(Petaling Jaya, Thursday): Yesterday, MCA President and Transport Minister, Datuk Seri Dr. Ling Liong Sik announced that the Cabinet has reached an unanimous consensus that
Was the Attorney-General, Tan Sri Mohtar Abdullah, consulted before the Cabinet made the decision as announced by Liong Sik to ensure that it is fully compatible with the present Constitution?
What does Liong Sik mean when he said that all "sensitive issues" must not be "discussed or overplayed in the open"? Is he implying that there are two types of "sensitive issues", one which should not be "discussed in the open" and the second type which should not be "overplayed in the open" and if there are such two types of "sensitive issues" can he enlighten and guide the Malaysian people?
Liong Sik should know that under the laws and Constitution there is only one type of "sensitive issues" concerning four subjects which cannot be questioned, let alone "overplayed", for they have were entrenched in the 1971 Constitution amendment as "sensitive issues". A person who questions the status and position of anyone of the four "sensitive issues", namely Article 153 on Malay special rights, Article 152 on the National Language and the position of the languages of other communities, Malay rulers and citizenship, would be committing a sedition offence. This applies also to Members of Parliament who have been stripped of the traditional parliamentary immunity on these entrenched "sensitive issues".
Liong Sik said the Cabinet agreed yesterday that anyone in the country can discuss anything provided it is done in the right forum, time and place. Liong Sik and the Cabinet have been badly advised, as under the Constitution as amended by the Barisan Nasional, the questioning of anyone of the four entrenched "sensitive issues" in the Constitution is immediately an offence of sedition, regardless of the forum, time and place.
It is most astounding that Liong Sik is unaware of such a basic constitutional position in Malaysia. Could the rest of the Cabinet be as ignorant as Liong Sik?
Liong Sik and the Cabinet should know that although the 1971 Constitution amendment imposed a total prohibition against any questioning of the four entrenched "sensitive issues", it allows open and public discussion and debate on the implementation of the provisions, as for instance, questioning the mistakes and abuses in the implementation of special privileges.
Is the Cabinet decision yesterday an extension of the ban on public discussion and questioning of the four entrenched "sensitive issues" to even their implementation? If so, then the Cabinet has strayed into the unconstitutional zone.
As the entrenched "sensitive issues" are very clearly prohibited from public questioning - which means their being allowed to be "overplayed" simply does not arise - the Cabinet decision yesterday did not make much sense.
The issue before the country and Cabinet was not any challenge to Malay special rights, which could be easily dealt with by the Attorney-General under the Sedition Act, but because of extremist, desperate and bankrupt UMNO and UMNO Youth leaders who are trying to plunge the country into a communal crisis with a synthetic political crisis to regain Malay political support.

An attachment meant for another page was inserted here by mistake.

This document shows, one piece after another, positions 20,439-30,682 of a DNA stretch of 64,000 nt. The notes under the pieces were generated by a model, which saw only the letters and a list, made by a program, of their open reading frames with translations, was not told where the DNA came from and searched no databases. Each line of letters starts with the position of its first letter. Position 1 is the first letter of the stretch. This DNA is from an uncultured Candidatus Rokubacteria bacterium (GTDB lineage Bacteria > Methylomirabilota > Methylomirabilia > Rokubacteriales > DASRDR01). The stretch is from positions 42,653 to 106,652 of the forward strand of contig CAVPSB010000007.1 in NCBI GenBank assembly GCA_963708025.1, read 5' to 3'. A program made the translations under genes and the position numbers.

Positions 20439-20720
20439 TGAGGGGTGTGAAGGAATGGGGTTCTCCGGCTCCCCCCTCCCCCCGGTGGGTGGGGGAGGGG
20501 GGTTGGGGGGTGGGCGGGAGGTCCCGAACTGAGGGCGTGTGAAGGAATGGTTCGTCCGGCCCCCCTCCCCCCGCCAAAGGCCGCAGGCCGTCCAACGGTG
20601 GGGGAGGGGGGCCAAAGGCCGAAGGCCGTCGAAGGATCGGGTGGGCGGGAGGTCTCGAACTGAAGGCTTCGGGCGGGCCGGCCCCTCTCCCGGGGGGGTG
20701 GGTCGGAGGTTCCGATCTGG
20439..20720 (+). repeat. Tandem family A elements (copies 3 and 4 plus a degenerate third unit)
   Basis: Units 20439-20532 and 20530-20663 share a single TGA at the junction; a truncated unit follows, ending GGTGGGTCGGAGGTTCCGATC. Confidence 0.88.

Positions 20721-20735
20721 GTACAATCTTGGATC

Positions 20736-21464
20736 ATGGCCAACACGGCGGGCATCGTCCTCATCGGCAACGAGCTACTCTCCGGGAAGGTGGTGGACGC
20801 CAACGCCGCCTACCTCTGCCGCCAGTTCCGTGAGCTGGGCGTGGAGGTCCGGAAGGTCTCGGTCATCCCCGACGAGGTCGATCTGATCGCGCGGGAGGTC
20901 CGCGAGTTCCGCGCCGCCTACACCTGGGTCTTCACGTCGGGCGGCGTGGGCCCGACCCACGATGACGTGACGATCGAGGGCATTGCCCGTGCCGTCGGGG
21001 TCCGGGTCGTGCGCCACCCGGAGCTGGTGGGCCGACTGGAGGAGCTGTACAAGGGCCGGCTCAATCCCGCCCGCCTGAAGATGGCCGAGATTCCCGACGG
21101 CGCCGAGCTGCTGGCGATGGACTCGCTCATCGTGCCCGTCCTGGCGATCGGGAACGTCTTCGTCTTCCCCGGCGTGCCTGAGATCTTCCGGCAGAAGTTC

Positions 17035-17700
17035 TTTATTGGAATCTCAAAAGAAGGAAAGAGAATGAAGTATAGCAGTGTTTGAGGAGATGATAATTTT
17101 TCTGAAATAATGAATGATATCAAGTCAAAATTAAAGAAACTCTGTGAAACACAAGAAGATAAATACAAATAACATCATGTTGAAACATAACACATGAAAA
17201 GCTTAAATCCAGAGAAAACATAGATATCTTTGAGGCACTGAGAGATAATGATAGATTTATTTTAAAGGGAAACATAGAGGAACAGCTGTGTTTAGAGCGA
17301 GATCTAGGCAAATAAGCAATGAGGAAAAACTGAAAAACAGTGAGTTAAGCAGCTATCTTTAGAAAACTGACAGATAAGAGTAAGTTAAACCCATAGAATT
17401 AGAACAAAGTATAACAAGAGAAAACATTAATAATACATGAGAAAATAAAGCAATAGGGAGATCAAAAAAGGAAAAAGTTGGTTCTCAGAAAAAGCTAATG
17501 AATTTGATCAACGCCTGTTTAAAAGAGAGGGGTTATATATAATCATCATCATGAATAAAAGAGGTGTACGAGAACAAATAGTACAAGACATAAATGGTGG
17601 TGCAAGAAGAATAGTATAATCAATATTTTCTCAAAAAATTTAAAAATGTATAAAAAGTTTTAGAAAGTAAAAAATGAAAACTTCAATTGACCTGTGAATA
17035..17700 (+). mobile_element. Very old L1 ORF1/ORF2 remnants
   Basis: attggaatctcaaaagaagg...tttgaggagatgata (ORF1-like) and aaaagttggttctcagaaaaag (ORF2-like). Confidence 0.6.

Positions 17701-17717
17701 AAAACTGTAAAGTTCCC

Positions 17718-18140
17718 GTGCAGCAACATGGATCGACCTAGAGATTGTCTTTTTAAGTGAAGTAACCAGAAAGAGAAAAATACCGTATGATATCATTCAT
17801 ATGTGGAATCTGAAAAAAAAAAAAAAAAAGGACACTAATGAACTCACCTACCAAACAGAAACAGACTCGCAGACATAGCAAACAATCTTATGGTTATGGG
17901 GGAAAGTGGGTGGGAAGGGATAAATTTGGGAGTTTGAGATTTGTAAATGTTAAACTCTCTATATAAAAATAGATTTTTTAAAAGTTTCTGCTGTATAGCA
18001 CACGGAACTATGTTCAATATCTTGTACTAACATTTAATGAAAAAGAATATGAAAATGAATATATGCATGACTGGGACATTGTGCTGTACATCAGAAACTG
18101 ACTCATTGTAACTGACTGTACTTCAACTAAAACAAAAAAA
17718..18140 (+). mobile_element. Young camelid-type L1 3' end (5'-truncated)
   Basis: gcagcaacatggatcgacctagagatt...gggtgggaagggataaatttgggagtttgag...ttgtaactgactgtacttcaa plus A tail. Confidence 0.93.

It is most unfortunate that the silence of the Cabinet on the unruly, abusive and gangsterish UMNO Youth demonstration at the Selangor Chinese Assembly Hall last Friday had given the distinct impression that it was condoning or at least dare not denounce such lawless, insensitive and unacceptable mayhem, which is not calculated to enhance multi-ethnic confidence in the leadership qualities of the present Cabinet.
What the Cabinet should have done yesterday was to take decisive action to restore public confidence by directing the Inspector-General of Police, Tan Sri Norian Mai, to uphold the law without fear or favour and not to allow any quarter, whether UMNO Youth or Barisan Alternative Youth, to go on an anti-national rampage undermining inter-racial harmony, as threatening to burn down the Selangor Chinese Assembly.
It is also being questioned as to why the announcement of the Cabinet decision was not made by the Deputy Prime Minister, Datuk Seri Abdullah Badawi, not only because of the importance of the subject affecting all races in the country, but also because Liong Sik’s credentials have come under question even among UMNO and UMNO Youth circles.
For instance, UMNO Youth deputy leader, Datuk Abdul Aziz Sheikh Fadzir had publicly challenged the truth of Liong Sik’s claim at the post-Cabinet press conference on September 22, 1999 that the Cabinet had "responded positively" and "accepted" the Suqiu demands.
Will Liong Sik’s press conference statement yesterday have much weight with UMNO and UMNO Youth leaders and their supporters?
Is this why Utusan Malaysia, which had carried several front-page headlines to drum up the synthetic political crisis over Malay special rights, gave Liong Sik’s post-Cabinet announcement a very inconspicuous page-two coverage today?
UMNO Youth’s unruly, abusive and gangsterish demonstration at the Selangor Chinese Assembly Hall last Friday has again raised very poignantly the question whether Malaysia is a government of laws or a government of men, where the police will decide whether offences are committed not based on whether laws have been broken but on the personalities involved.
The ball is in the court of the police, and the Inspector-General of
Police Tan Sri Norian Mai cannot evade the question as to why the police
has not commenced investigations against Abdul Aziz and the gangsterish
UMNO Youth demonstrators last Friday.